Environmental management and Water Resources authorities have given a developer of a residential property in Nyayo Highrise, Nairobi 14 days’ demolition notice.
The National Environment Management Authority and WRA, in a notice to the Edermann Property on Friday, said the building sits on Nairobi Dam’s riparian reserve.
The developer has also been ordered to restore the reserve within 90 days on grounds it is affecting the flow of Ngong River. The 12-storey building has 260 houses.
Edermann management has also been ordered to report to the Nema deputy director of enforcement on Monday, October 15, with a legal adviser.
“Demolish the structure within 14 days effective this order, failure to which it will be pulled down without further reference to you,” the order reads in part
Nema has held that the building was put up in contravention of Cap 387 of the Environmental Management and Co-ordination Act (EMCA).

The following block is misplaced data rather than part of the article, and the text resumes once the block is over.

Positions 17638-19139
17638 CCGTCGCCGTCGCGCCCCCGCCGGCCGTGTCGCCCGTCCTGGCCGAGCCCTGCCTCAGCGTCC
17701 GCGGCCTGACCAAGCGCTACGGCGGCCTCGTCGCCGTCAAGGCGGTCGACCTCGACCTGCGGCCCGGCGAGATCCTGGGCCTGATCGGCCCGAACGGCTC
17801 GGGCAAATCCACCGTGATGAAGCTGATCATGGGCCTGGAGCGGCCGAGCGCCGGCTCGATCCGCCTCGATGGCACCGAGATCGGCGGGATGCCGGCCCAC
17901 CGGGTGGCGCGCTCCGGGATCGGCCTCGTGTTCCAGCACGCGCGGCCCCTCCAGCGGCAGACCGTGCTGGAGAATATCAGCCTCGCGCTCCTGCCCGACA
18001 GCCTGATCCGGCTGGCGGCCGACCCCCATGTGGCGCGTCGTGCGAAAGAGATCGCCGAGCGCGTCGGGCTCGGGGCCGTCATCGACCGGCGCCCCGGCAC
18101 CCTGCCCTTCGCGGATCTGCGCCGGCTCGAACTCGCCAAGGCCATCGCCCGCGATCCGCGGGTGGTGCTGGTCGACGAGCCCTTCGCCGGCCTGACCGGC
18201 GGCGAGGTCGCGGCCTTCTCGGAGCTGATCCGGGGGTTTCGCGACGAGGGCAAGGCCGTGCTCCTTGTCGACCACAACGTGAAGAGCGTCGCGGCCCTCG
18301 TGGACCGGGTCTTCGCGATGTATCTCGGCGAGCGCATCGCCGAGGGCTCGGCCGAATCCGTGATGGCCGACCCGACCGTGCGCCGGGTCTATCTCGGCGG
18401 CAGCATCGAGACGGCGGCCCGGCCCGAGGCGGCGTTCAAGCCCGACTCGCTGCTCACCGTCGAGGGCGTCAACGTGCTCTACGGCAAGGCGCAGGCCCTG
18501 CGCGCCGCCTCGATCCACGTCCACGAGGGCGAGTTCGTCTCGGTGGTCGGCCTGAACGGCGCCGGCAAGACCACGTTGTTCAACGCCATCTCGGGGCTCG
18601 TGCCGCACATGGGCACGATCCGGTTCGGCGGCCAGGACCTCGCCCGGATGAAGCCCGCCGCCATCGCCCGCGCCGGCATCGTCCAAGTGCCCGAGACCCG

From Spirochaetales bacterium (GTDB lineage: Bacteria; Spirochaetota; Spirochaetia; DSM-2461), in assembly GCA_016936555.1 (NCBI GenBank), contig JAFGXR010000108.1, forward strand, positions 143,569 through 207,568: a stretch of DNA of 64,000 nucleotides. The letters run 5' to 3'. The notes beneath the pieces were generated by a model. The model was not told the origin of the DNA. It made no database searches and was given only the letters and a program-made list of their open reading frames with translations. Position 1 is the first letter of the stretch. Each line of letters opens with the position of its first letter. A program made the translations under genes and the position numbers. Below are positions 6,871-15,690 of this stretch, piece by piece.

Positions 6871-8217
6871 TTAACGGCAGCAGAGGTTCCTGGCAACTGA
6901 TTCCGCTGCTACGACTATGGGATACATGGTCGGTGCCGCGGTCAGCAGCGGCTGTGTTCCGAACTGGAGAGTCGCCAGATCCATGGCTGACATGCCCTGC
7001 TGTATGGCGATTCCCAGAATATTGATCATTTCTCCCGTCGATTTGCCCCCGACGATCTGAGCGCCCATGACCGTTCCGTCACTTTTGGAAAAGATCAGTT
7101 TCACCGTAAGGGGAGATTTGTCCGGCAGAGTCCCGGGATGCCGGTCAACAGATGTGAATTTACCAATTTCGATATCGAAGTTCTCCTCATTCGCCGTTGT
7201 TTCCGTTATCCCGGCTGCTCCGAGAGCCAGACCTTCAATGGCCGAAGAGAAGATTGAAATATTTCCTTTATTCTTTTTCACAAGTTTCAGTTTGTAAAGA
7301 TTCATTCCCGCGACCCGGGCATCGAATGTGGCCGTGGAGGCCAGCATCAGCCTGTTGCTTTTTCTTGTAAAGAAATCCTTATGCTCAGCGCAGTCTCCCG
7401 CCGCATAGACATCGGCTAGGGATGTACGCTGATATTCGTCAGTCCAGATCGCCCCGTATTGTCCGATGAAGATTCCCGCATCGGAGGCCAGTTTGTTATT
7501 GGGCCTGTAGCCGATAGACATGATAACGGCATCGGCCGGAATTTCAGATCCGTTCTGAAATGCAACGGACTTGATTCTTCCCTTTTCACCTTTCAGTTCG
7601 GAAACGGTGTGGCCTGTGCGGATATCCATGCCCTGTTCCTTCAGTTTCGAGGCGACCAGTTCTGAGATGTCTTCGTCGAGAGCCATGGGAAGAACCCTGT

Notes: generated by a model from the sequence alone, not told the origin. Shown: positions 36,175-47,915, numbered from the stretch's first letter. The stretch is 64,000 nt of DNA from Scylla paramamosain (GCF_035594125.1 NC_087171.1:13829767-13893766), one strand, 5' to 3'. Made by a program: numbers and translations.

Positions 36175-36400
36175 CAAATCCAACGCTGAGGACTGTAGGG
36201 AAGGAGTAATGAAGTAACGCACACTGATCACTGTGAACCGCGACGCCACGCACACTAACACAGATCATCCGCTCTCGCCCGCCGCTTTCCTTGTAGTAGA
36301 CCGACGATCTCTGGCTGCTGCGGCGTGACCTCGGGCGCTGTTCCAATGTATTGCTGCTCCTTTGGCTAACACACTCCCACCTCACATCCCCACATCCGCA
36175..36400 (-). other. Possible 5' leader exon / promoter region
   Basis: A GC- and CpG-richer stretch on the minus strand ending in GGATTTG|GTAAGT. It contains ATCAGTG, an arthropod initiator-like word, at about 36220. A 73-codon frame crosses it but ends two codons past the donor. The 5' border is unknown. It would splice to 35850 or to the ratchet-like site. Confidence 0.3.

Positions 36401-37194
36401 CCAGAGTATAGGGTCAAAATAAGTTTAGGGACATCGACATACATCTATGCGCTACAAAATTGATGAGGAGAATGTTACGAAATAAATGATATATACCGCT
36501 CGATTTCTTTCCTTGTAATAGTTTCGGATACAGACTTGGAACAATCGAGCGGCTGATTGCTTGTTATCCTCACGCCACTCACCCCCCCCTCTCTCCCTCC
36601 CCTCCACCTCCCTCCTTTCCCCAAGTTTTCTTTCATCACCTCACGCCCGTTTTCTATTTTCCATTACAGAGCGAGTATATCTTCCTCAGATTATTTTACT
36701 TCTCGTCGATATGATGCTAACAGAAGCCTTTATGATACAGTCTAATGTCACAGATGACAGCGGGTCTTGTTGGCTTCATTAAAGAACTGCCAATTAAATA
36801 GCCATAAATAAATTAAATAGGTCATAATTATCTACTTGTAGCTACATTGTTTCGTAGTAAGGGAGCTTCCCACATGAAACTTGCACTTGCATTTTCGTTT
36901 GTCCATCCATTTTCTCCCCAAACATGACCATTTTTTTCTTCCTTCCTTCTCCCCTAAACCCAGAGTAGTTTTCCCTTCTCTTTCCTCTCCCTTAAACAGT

John Rajwayi, the Seefar Apartments proprietor, said there was a misunderstanding on the said orders adding that the water resources agency approved the boundary for the construction works.
“They told us that they misplaced the instructions in the file and we expect them to come on Monday to cancel the order since we followed the laid down requirement.”
Rajwayi said: “The building is 22 metres from the dam and is, hence, way far from the boundary line.”
Over half of the buildings built on riparian land have been brought down since demolition began in Nairobi in July.
Nema’s Julius Wanjau earlier said over 2,000 structures had been earmarked for demolition by a multi-agency task force and had been served with notice.
Most of the buildings are in Westlands, Parklands and along Limuru Road, Lang’ata Road, Arboretum Road, Spring Valley, Globe Cinema roundabout, and Riverside Drive.
Key blocks already brought down are the South End Mall, Ukay Mall, Taj Mall (also Airgate), among other structures on riparian reserves.